The nickname, more associated with a 1950s TV show then a boxer, came from another fighter during another training session, when young kids who train as boxers every day talk about and come up with these type of things.
Ever since age 15, Alexis Santiago, now 20, has been known as "Beaver' to his friends and fans, even classmates, teachers and coaches when he was in school.
"The people I'm always around, we're always clowning," Santiago said. "So we know if we clown, we gotta take it. It didn't bother me at all. I got used to it."
Santiago's friend and former training partner Emilio Colon-Garcia, also 20 years old, has been a professional for just three fights compared to Santiago's 10. The South Phoenix native chose boxing over such future endeavors as culinary school.
His nickname came from his father, who whenever he sought to encourage his son in sports or before fights would shout "Milo Time! It's Milo Time!"
That's "Mee-low." Not "My-low."
"I was actually No. 5 in my graduating class," Colon-Garcia, who went to Laveen Cesar Chavez High, said. "I love cooking. I did it for four years in high school."
The two super bantamweight fighters and friends are headlining co-main events Friday night (July 22) at the Madison Event Center in Phoenix, another fight card put together by local promoter Michelle Rosado as her mission to bring back big-time boxing to Phoenix continues.
The nine-fight lineup starts at 7:30 p.m. with tickets on sale for $50 ringside and $30 general admission at www.facetofaceevents.net or any Pizza Patron location.
It's Colon-Garcia against Miguel Armendarez in a four-round contest, followed by Santiago versus an opponent yet to be determined for six rounds.
When last the Valley of the Sun saw Santiago and Colon-Garcia, they were part of the card that featured rising star Jose Benavidez Jr. at Wildhorse Pass Casino last month. Colon-Garcia scored a unanimous decision win over Eric Henson, and Santiago fought off a challenge from Carlos Luque for a six-round unanimous decision victory. Since then, Santiago took a fight against undefeated Randy Caballero in Indio, Calif., for the vacant WBC Youth Intercontinental super bantamweight title earlier this month and lost his first eight-round bout but went the distance.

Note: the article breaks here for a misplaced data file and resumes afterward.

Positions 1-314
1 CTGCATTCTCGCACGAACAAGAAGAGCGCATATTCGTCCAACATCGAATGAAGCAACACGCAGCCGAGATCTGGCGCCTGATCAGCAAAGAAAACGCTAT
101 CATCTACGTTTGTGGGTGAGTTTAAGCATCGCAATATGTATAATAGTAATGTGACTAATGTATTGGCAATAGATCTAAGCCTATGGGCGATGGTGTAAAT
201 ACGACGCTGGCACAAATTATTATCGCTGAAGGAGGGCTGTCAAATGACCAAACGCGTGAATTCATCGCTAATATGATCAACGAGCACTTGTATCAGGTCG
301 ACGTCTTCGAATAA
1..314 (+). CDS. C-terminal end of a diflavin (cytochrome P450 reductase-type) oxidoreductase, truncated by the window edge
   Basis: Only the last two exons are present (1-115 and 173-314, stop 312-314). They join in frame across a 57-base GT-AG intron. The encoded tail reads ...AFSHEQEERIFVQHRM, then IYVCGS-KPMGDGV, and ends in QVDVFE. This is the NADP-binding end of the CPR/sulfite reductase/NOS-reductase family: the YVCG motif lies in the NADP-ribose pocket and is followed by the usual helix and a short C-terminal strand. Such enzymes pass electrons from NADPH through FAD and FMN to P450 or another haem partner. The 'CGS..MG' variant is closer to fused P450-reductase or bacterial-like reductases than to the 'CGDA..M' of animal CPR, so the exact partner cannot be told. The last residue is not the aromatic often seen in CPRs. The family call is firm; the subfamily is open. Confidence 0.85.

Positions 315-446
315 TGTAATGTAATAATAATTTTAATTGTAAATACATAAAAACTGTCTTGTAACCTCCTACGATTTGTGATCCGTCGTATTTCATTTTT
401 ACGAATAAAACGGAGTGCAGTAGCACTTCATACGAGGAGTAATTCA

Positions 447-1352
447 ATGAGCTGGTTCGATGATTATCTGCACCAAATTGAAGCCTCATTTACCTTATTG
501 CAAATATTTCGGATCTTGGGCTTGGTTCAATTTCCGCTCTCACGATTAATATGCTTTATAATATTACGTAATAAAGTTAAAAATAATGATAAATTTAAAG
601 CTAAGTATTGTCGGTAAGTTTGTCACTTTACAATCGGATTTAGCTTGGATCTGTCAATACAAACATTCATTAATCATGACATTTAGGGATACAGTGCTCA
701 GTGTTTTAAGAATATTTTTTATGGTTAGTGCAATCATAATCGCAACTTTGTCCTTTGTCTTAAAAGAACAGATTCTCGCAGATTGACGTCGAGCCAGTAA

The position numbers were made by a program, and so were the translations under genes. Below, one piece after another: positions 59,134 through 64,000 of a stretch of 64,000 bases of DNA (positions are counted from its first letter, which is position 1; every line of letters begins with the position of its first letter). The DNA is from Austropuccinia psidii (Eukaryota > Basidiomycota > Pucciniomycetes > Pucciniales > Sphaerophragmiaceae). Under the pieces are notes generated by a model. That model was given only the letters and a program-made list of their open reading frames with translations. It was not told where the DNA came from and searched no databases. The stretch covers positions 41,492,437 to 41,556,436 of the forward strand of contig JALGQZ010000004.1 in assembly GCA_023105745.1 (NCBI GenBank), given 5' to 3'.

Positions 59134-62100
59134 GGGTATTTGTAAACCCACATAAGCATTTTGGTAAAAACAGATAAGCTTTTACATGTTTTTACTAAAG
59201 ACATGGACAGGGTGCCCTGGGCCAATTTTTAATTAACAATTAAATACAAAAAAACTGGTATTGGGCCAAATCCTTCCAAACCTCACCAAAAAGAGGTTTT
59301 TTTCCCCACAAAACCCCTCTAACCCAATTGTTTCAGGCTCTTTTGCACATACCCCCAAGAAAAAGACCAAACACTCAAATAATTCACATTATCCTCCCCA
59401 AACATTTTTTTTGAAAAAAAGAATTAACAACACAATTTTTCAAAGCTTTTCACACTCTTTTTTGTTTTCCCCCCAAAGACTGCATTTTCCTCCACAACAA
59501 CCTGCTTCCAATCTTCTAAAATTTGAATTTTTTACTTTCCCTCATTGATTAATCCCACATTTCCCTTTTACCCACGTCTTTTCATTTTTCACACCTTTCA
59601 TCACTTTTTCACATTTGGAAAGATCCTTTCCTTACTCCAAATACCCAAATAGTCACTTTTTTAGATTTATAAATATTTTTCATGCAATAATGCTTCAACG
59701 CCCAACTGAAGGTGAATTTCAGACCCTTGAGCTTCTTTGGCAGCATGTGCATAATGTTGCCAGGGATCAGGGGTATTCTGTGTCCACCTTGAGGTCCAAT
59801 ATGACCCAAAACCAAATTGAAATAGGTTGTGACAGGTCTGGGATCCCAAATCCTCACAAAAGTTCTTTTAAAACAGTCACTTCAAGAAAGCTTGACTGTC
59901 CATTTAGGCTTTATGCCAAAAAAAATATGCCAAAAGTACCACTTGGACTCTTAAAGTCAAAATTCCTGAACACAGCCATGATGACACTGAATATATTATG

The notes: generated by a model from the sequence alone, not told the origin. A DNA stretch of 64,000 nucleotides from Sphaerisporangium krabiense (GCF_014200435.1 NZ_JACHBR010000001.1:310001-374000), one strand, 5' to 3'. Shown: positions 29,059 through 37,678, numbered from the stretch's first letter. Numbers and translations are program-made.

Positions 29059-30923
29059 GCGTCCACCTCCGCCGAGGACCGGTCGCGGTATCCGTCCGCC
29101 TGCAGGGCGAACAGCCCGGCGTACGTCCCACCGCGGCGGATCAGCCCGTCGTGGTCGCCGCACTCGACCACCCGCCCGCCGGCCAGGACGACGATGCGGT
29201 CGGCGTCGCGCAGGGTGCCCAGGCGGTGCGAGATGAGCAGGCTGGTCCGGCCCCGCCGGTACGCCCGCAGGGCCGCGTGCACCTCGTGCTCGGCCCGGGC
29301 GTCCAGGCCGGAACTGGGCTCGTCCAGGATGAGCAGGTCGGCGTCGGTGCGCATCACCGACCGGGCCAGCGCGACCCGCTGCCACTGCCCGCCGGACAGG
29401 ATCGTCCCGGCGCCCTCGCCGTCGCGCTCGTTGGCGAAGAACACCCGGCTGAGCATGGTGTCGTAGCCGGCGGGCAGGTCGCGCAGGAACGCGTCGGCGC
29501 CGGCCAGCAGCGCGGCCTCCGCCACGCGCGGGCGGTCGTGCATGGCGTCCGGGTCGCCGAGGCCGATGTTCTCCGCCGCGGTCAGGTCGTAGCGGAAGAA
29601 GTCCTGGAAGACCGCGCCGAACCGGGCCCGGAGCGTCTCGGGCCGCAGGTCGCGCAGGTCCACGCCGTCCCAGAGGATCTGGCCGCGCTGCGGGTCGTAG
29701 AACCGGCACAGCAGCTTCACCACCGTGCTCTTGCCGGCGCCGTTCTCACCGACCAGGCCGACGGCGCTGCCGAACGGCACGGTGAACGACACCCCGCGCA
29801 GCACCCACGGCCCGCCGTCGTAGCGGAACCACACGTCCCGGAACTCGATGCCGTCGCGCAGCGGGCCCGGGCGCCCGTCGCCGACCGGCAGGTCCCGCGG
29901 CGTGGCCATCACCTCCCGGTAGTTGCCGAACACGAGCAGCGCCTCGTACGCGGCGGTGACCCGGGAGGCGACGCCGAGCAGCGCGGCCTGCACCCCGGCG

The loss bothered Santiago for a little bit. He said Caballero ducked him before and his camp tried to use Santiago's words as bulletin-board material to build pre-fight hype.
Santiago and Colon-Garcia are young guys just trying to make a name for themselves, a pair of fighters who train seven days a week that are trying to find their place in the annals of Phoenix boxing. Former Olympian and world champion Michael Carbajal is at the top of the list, with Jesus "El Martillo" Gonzales and Benavidez the current and most prominent Phoenicians in the sport.
The two hope to become world champions and get big-money deals with big-name promoters, but are still paying their dues.
"It's the only thing I'm good at," Santiago said of boxing. "I don't like school. I was going to class and falling asleep."
Santiago -- who started boxing at age 14 mostly to stay out of trouble -- and Colon-Garcia -- a former youth football player inspired as a grade-schooler by an Oscar de la Hoya fight -- have built their own followings. They were big hits among the crowd at Wildhorse Pass and appreciate the love.
"We still remember where we come from," Colon-Garcia said.
The two are almost as much showmen as they are pugilists. They have to be. Boxing is entertainment, and Colon-Garcia and Santiago like to put on a show.
Colon-Garcia has his own pre-fight, Michael Buffer-style introduction. Santiago, who once trained in Mexico City at the nation's Olympic training center, has gone so far as to walk to the ring with an entire band of Mexican musicians in accompaniment. That's him getting ready to do so in the photo below.